Korean-Americans talk about intergenerational relationships, differences

Marni Ginther

Over Memorial Day weekend, many remembered the men and women serving in Iraq. But a Minneapolis art exhibit has been paying tribute to stories of the Korean War for the past several months.

“I never realized, growing up, how much being Korean is affected by the Korean War,” Asian-American studies and psychology professor Richard Lee said in a keynote address Thursday night.

Lee’s address opened a forum called “Mom, Dad, Hear Our Voices,” held at the Korean Service Center on Cedar Avenue. It was one of a series of community outreach events sponsored by “Still Present Pasts,” a national art exhibit inspired by stories of the Korean War. The exhibit arrived April 14 at Intermedia Arts on Lyndale Avenue.

“Still Present Pasts” began at Boston College as a project to collect oral histories from Korean-Americans who lived through the war. It grew into a national, multimedia art exhibit featuring audio, visual and performance art inspired by those stories.

Lee helped bring the exhibit to Minnesota, and the University’s Institute for Advanced Study sponsored it.

Thursday’s forum was, like all the exhibit’s community outreach events, designed to promote dialogue within the Twin Cities’ Korean-American community.

The topic was intergenerational relationships between immigrant parents and their second-generation children. April’s Virginia Tech shooting, in which the gunman was Korean-American, came up several times.

“The Virginia Tech incident really motivated us to have this kind of open forum,” said Yoonju Park, executive director of the Korean Service Center and member of the “Still Present Pasts” steering committee. “It shouldn’t be just buried as a tragic event; we should learn from it.”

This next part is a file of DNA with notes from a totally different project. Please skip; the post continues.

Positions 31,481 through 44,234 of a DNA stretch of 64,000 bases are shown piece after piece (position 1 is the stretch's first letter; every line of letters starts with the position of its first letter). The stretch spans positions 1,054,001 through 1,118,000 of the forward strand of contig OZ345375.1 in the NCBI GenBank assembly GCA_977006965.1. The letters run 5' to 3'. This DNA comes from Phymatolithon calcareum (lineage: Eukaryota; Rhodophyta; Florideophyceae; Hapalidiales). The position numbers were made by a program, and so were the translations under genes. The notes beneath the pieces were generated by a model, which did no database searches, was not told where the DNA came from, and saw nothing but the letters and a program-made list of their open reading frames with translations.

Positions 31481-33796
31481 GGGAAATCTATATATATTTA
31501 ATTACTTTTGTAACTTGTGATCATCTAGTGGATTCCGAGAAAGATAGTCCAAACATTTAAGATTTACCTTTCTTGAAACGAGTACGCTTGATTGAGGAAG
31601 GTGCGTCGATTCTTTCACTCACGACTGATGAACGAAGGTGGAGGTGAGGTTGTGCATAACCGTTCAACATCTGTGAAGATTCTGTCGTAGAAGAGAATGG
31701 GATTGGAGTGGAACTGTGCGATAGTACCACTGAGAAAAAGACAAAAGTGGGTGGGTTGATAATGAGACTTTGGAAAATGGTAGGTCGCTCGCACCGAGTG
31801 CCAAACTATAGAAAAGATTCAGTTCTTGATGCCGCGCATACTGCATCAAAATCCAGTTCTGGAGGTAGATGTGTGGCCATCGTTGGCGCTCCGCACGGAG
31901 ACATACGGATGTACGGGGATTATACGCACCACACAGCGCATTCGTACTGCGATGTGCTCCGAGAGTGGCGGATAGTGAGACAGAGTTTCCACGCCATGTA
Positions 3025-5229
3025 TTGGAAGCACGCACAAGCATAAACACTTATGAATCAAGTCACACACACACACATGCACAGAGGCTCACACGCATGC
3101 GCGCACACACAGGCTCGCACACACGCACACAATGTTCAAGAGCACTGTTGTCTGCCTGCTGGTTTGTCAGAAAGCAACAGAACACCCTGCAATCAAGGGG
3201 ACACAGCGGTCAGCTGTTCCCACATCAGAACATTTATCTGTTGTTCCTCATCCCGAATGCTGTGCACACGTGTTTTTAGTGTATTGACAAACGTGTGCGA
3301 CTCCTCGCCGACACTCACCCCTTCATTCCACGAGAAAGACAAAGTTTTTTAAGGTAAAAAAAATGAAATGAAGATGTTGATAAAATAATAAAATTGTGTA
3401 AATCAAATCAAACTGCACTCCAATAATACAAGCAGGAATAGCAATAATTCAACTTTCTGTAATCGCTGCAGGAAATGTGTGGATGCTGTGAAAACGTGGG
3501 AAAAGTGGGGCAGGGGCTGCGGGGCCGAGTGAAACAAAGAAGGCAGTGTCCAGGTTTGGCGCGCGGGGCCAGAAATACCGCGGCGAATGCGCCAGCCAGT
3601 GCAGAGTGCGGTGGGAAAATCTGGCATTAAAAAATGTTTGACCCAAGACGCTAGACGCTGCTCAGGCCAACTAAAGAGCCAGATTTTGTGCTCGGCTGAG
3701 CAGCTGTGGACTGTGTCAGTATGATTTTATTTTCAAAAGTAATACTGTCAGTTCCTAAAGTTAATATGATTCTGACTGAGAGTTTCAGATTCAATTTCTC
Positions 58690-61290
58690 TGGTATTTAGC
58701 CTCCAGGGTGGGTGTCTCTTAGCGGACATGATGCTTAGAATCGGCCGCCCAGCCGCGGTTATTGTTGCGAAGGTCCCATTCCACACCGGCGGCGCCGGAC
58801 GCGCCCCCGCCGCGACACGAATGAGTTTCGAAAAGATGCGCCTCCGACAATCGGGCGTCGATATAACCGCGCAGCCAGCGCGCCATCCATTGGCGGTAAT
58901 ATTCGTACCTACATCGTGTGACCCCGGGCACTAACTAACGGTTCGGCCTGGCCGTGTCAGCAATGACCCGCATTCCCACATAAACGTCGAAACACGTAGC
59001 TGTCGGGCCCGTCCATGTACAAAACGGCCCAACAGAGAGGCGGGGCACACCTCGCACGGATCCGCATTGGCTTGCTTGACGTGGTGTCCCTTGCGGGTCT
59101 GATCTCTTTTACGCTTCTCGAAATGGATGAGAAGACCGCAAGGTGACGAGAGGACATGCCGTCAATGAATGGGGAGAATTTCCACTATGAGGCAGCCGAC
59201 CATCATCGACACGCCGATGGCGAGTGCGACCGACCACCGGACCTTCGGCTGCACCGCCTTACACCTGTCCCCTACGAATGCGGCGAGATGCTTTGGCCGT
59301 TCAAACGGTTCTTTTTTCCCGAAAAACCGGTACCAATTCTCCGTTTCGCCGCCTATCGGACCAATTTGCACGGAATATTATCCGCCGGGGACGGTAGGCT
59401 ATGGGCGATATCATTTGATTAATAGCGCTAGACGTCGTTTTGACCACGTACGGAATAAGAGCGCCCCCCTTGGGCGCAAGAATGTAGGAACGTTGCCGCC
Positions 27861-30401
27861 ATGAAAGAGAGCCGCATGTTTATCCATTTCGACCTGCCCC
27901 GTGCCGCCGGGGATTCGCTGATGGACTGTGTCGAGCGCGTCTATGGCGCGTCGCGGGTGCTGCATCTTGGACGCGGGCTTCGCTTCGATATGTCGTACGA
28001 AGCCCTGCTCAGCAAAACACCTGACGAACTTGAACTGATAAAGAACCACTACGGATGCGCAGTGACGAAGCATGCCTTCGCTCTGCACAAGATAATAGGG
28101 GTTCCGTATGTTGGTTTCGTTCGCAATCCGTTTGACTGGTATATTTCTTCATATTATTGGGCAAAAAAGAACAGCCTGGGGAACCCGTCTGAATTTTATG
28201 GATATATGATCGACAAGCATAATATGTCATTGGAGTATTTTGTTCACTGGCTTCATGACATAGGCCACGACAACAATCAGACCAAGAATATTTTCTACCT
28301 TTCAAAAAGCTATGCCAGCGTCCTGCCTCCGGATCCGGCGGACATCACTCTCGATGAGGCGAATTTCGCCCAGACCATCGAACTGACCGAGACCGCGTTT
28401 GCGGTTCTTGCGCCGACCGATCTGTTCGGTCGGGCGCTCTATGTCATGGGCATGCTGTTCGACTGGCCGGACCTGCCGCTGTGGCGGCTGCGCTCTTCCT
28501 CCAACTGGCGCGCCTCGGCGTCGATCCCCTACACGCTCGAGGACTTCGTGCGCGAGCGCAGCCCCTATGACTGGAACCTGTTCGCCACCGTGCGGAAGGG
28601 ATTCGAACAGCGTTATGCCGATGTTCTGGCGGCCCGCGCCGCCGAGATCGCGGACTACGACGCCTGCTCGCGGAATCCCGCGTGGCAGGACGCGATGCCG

Cultural differences and a lack of understanding between immigrant parents and their American-born children put stress on their relationships, said Lee. To relieve that stress, he said, it’s important to talk about the roots of those differences, one of which is the Korean War.

“My parents didn’t share (their experiences from the war),” he said. “We grew up without any understanding or appreciation of what they went through.”

Growing up in an era when they didn’t have personal freedom and when education was one of the only ways of achieving that freedom, Korean-American parents tend to be very strict about education, Lee said.

A panel of Korean-American teens also spoke at the event and said they feel their parents sometimes have unrealistic expectations.

“Sometimes it’s like if you’re not going to an Ivy League school, then it’s not good enough,” said Roy Son, 18. “But I’m not going to Harvard; I’m going to the ‘U.’ “

After attending the “Still Present Pasts” exhibit, Park said she realized how much her war experiences shaped her parenting.

“Before, I thought if my kids were quiet at home and did well in school, then everything was OK,” she said. “But I neglected to see their inside – how they feel, what they like.”

The center has tried to host parenting workshops in the past, Park said, but there haven’t been enough participants. She hopes the center will be able to host more events similar to Thursday’s because of the need for communication between immigrant parents and their children, she said.

“More parents should come to listen, they need to know what their kids are thinking about,” said Buhyun Nam, mother of one of the teen panelists. “Problems only get bigger and bigger as kids grow up and grow away from their parents. We need to talk about these things now.”

“Still Present Pasts” is also sponsoring an exhibit by Korean-American adoptees living in Minnesota.

It will run June 3-7 at the Weisman Art Museum.